Hey hey FWA – how many jobs did you kill today?

The economic arguments in favour of the minimum wage are for all practical purposes non-existent. But our National Wage Case is an established ritual that will not be disappearing any time soon since it continues as the linchpin in our system of industrial relations. But for the system to work as it needs to, those who make the decisions have to understand in their bones that there are no good economic reasons for raising the minimum wage. It keeps many people unemployed who otherwise would have jobs. If anyone on the Fair Work Commission panel adjudicating this case believes they have a convincing and contrary argument to make, they ought to write it up and send it off to a journal. They would thereafter maintain an enduring fame as the person who showed that a higher cost of labour did not lead to a reduced demand for employees. Many have taken up that challenge, but no one has yet succeeded. It is something like the economics equivalent of squaring the circle.

Given that raising the minimum wage will cost jobs, the absolute necessity for those who make these wage decisions is that they balance the economic harm against whatever industrial relations peace it might bring. You cannot count on unions understanding any of this, but you would hope that the Commission does. With the first round of this year’s submissions having been submitted on Thursday, we will see all of this reach a peak sometime in June when the decision is brought down.

I mention all this for a second reason. I am, with Sinclair, on the editorial board of the Journal of Peace, Prosperity and Freedom whose third ever edition has just come out. As its editor, Sukrit Sabhlok, says, it is edited “by a graduate student (me) without administrative/marketing support”. He therefore adds that “letting your local libraries/databases know about print subscriptions would be appreciated”. He further adds that “the journal is the only Austrian economics, free market economics, libertarian academic journal in Australia.” So if you would like to subscribe, you can subscribe here.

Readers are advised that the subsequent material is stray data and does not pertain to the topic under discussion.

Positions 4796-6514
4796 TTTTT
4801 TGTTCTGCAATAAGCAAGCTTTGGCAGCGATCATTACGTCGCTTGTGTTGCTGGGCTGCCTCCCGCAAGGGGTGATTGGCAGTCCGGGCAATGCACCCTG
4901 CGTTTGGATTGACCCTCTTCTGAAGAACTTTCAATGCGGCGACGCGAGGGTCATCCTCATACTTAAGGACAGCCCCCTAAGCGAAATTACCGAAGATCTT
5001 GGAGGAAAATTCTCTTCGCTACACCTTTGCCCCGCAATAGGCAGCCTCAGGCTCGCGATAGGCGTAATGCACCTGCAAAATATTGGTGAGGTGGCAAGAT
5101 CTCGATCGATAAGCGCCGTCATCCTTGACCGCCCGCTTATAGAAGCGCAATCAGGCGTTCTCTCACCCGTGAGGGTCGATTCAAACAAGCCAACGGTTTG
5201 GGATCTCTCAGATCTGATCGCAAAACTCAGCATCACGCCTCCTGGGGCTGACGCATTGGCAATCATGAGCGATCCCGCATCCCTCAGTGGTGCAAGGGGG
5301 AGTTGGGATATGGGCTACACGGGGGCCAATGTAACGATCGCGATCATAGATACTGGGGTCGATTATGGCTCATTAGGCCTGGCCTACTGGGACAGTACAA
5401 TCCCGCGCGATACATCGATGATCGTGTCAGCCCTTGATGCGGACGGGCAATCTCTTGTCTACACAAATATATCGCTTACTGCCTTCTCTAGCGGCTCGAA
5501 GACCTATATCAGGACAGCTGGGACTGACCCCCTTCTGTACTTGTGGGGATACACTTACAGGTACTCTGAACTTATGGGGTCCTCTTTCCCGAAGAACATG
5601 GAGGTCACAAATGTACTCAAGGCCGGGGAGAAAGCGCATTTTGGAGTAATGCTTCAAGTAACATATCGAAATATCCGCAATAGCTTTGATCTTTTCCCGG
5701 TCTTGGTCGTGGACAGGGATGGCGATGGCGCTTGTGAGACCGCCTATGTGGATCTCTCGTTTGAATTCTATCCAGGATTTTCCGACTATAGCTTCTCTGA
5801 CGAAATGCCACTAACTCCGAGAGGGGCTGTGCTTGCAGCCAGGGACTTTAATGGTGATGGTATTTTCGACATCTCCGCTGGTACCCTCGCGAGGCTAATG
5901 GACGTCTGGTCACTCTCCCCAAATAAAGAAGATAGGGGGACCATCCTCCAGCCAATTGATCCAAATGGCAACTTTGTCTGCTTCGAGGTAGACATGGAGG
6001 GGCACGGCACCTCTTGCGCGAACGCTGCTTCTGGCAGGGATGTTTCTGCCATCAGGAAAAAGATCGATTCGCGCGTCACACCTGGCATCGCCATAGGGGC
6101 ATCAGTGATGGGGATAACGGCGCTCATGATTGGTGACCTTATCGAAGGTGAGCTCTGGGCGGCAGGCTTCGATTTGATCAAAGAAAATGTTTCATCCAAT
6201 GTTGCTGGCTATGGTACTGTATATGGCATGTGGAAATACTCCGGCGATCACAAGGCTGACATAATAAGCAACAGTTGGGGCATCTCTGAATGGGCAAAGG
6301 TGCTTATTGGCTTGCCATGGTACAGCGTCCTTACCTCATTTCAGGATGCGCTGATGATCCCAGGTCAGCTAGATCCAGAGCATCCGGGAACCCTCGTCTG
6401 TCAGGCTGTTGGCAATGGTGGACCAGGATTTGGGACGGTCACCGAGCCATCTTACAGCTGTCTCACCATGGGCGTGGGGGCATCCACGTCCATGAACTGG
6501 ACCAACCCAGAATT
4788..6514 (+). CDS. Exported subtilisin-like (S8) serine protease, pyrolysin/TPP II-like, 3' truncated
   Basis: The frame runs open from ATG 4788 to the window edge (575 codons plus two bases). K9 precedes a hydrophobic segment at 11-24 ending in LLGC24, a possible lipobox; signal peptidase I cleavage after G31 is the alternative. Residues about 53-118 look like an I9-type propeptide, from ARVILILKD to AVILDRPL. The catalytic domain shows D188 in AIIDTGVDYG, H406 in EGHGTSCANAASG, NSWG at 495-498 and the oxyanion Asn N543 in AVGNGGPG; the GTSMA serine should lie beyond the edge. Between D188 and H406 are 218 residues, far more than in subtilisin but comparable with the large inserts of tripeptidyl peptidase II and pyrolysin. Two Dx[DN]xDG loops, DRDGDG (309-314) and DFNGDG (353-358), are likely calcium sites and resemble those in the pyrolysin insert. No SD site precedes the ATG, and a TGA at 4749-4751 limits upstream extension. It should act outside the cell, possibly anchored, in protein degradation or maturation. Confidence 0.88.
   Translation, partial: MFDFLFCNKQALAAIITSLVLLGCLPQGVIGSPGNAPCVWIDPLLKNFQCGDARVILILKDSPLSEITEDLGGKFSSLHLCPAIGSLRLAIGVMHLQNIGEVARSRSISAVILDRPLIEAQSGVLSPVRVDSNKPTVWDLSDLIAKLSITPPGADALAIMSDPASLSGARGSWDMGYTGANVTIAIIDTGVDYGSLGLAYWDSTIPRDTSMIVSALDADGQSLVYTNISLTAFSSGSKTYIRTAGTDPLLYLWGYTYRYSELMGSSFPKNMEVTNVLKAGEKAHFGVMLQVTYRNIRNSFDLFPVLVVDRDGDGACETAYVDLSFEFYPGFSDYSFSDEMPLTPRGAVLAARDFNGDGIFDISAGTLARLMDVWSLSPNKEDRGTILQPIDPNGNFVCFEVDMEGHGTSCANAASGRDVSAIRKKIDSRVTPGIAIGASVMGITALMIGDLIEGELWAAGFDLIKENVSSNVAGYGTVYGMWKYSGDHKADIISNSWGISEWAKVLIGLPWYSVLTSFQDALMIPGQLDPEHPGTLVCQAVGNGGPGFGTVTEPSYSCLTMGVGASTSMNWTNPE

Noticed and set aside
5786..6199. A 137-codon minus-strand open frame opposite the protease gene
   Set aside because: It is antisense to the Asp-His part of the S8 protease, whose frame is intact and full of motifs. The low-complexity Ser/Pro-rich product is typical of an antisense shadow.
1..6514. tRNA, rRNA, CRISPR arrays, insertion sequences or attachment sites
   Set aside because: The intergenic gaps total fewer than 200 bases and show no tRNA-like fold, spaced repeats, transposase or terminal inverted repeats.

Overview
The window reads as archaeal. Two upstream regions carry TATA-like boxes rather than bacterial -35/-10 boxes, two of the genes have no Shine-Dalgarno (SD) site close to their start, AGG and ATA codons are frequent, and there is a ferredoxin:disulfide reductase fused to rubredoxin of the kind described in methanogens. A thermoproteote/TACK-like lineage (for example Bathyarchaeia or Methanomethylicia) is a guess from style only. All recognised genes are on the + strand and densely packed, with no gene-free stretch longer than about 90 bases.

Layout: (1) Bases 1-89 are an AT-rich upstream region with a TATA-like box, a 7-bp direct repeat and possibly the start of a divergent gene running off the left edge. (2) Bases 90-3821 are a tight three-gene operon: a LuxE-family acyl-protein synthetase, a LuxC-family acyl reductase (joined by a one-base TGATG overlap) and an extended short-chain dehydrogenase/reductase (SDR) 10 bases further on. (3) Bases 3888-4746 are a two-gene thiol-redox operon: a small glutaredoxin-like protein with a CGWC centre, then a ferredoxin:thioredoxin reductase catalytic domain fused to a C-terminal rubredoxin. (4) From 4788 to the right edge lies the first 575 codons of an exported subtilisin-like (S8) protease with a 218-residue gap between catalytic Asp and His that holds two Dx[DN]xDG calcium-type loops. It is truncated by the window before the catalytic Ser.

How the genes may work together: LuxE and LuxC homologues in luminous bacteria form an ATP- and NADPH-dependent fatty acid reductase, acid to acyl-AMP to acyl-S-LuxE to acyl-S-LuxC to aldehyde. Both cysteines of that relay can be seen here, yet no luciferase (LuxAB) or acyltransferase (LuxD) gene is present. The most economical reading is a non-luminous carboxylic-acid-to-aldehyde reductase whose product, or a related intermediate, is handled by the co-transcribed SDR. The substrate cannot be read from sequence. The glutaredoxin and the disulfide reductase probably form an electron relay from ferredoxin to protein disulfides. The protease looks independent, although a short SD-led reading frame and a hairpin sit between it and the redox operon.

And as one of many reasons to subscribe, let me draw your attention to the latest issue in which there is an article with the title, The Irony of the Minimum Wage Law: Limiting Choices Versus Expanding Choices written by the extraordinarily eminent Walter E. Block (PhD, Columbia University), the Harold Wirth Eminent Scholar and Professor of Economics at Loyola University New Orleans, whose co-authors are Robert Batemarco and Charles Seltzer.

Here is the abstract, whose contents will be of no surprise to anyone who understands economics, or indeed to anyone who possesses an ounce of common sense.

Persistently high unemployment among specific sub-groups, namely teenagers, African-Americans and workers with low skills has been a serious problem in the United States. In this paper, we trace a large portion of that problem to the existence of minimum wage laws that have been in force nation-wide since 1938. These laws remain popular despite their adverse effects because of a lack of economic understanding among the general public. In this paper, we aim to make clear even to those without advanced economic training why the minimum wage law is not a viable solution to the problems of those its proponents purport to help, but rather a cause of worse problems for them. Our method is to use elementary economic logic to show that the minimum wage must harm many of those it is claimed to help by costing them their jobs and to review the data to show that it always has harmed them. Our conclusion is that minimum wages have not achieved their putative goal, but have served the ulterior motives of limiting the competition faced by labor unions. Our recommendation is to repeal minimum wage laws, and failing that, to at least lower their rates, and in their place to help low-skill workers by reducing the barriers to their receiving enough education to raise their marginal revenue product so as to permit them to earn higher wages in a way that does not remove their employment opportunities.

As for the title, I know I am using the Commission’s now discarded name, Fair Work Australia, but then if I used its real name, it wouldn’t rhyme. I, of course, trust that you will know what I mean. But will they?

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